The solution is to use a thinner copper barrier, and the best approach is an ALD-deposited barrier. Work on this technology has been underway for some time, and commercial tools have recently become available.2,3 "We've gotten to a point where the solution is pretty much narrowed down close to something that's going to be workable," Lee said. Figure 2 shows how ALD barriers can achieve much lower resisitivity than PVD barriers.

2. Compared with PVD-deposited barriers, ALD barriers offer consistently lower line resistance. The ITRS calls for 2.2 Ω-cm through at least 2018. (Source: Applied Materials)

Work has focused on ALD TaN, in name, the same as the PVD TaN films used presently. However, while PVD TaN is really nitrogen-doped tantalum, TaN0.5, with a resistivity <200 Ω-cm, ALD TaN tends to be a stochiometric TaN. The high nitrogen content and the amorphous structure are responsible for the barrier properties of this film. However, typically, organometallic precursors are used and, depending on the precursor choice, residual carbon can be an issue, and carbon concentrations from 2 at% up to 10 at% have been reported. With ~10 at% carbon, the film is TaN0.09C0.1 with an unacceptably high resistivity of 1 mΩ-cm. "Organo-metallic precursors are used, and it is fairly difficult to get all the carbon out," van den Hoek said. "With some approaches, you deliberately leave a larger amount of carbon in and then you make a nitrogen-doped tantalum carbide (TaC0.4N0.6) with a resistivity of ~250 V-cm." An example of a precursor used to deposit copper barriers by ALD is TBTDET (tert-buthylimidotrisdiethyl- amidotantalum).

From an integration standpoint, the ALD TaN approach appears the most straightforward because it represents the least amount of material change. "ALD TaN films have demonstrated reduced line resistance," Applied's Lee commented. "Ongoing work is focused on validation of process integration to meet reliability requirements."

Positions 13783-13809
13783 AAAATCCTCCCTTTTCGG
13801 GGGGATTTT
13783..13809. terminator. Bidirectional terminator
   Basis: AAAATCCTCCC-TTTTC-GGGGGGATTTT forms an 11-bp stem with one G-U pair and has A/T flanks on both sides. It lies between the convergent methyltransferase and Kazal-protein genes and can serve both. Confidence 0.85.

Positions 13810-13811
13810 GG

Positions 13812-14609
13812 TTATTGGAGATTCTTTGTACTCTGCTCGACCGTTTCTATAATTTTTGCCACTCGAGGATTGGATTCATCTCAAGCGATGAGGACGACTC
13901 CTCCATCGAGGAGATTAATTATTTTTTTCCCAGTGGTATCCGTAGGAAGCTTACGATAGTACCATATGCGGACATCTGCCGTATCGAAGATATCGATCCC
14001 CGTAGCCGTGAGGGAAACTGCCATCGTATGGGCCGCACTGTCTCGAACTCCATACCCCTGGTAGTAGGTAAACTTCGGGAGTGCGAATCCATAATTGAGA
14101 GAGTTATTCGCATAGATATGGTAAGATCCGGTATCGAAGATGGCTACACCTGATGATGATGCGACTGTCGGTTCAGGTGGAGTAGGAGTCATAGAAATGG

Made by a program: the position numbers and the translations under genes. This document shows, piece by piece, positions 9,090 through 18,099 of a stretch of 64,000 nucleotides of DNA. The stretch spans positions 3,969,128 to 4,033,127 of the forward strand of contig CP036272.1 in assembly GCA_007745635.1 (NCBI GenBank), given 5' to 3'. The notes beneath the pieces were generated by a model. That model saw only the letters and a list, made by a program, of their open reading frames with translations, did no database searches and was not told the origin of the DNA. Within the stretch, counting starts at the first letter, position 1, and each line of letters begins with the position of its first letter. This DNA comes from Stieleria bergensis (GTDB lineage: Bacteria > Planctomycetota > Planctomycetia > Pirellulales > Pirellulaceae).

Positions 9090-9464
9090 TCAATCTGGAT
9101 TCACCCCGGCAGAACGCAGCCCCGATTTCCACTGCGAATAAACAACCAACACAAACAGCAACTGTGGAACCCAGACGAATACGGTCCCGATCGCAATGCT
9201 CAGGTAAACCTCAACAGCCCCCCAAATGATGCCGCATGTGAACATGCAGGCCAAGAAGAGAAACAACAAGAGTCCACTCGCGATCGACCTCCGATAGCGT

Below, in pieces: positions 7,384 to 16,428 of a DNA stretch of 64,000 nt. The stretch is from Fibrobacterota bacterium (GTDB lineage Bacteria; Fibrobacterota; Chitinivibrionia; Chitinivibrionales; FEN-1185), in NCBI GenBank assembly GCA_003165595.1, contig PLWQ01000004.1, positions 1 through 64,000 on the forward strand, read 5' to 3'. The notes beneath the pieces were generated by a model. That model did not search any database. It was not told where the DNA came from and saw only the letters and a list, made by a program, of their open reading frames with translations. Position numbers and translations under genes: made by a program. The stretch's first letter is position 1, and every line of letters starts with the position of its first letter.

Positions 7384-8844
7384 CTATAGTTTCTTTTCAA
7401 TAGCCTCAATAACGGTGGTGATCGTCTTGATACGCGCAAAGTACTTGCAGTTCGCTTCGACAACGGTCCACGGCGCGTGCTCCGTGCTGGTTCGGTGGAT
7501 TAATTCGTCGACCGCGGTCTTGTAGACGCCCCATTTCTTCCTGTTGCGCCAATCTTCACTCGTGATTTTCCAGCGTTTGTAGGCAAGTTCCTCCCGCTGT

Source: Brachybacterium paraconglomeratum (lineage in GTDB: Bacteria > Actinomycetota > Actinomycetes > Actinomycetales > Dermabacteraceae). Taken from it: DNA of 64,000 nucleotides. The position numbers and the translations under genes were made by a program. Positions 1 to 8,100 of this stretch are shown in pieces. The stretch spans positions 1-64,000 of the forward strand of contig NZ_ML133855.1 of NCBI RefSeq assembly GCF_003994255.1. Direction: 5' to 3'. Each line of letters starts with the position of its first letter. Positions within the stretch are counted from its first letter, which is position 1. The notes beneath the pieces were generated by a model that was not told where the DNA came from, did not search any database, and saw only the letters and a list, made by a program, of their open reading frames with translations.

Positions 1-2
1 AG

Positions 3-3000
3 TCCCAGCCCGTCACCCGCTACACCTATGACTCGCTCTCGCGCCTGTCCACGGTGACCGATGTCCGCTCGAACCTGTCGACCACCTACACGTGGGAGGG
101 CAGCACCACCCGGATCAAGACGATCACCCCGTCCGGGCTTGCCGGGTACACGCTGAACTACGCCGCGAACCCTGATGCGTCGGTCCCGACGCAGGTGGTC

Ruthenium to the rescue?

An interesting tradeoff for the PVD-deposited copper seed layer is this: It needs to be thin enough to avoid the overhang at the top of high aspect ratio features, which can pinch off and create voids. But it can also be too thin. "Copper tends to oxidize readily in atmosphere and copper oxide readily dissolves in the plating solution. If you make the copper too thin, the copper will fully oxidize," van den Hoek said. "When you put it in the plating solution, the copper oxide dissolves and you get a discontinuous seed. With a discontinuous seed you get voids in the plated copper." Another problem with a thin copper seed layer is that there will be a very large voltage drop between the edge of the wafer and the center of the wafer, resulting in very non-uniform plating, he added.

One solution being evaluated is to plate copper directly onto a diffusion barrier. Ruthenium, in particular, has shown great promise in this area (see "Transition Metals Show Promise as Copper Barriers "). Not only could ruthenium potentially replace a two-step Ta/TaN process commonly used for diffusion barriers, but it could replace the seed layer as well. Since ruthenium is conductive, copper will electrolytically plate onto it. "Ruthenium is a very attractive material because it's a near-noble metal," van den Hoek said. "It doesn't oxidize readily, but if it does it forms ruthenium oxide, which is also a conductor." Another advantage is that ruthenium enables plating in standard plating chemistry. "You get the same acceleration and plating behavior with existing plating chemistries on ruthenium as you get on copper."

There will be several challenges to resolve, according to Lee. The replacement of a ~1200 copper seed film with a ~100 ruthenium film will effectively raise the sheet resistance of the seed ~100 because of thickness and inherent resistivity changes. Plating uniformities and nucleation characteristics will need to be revalidated. "Device reliability is largely driven by interface make-up and integrity ruthenium film composition, morphology, adhesion characteristics are likely to require optimization to meet stringent SM and EM requirements," he said.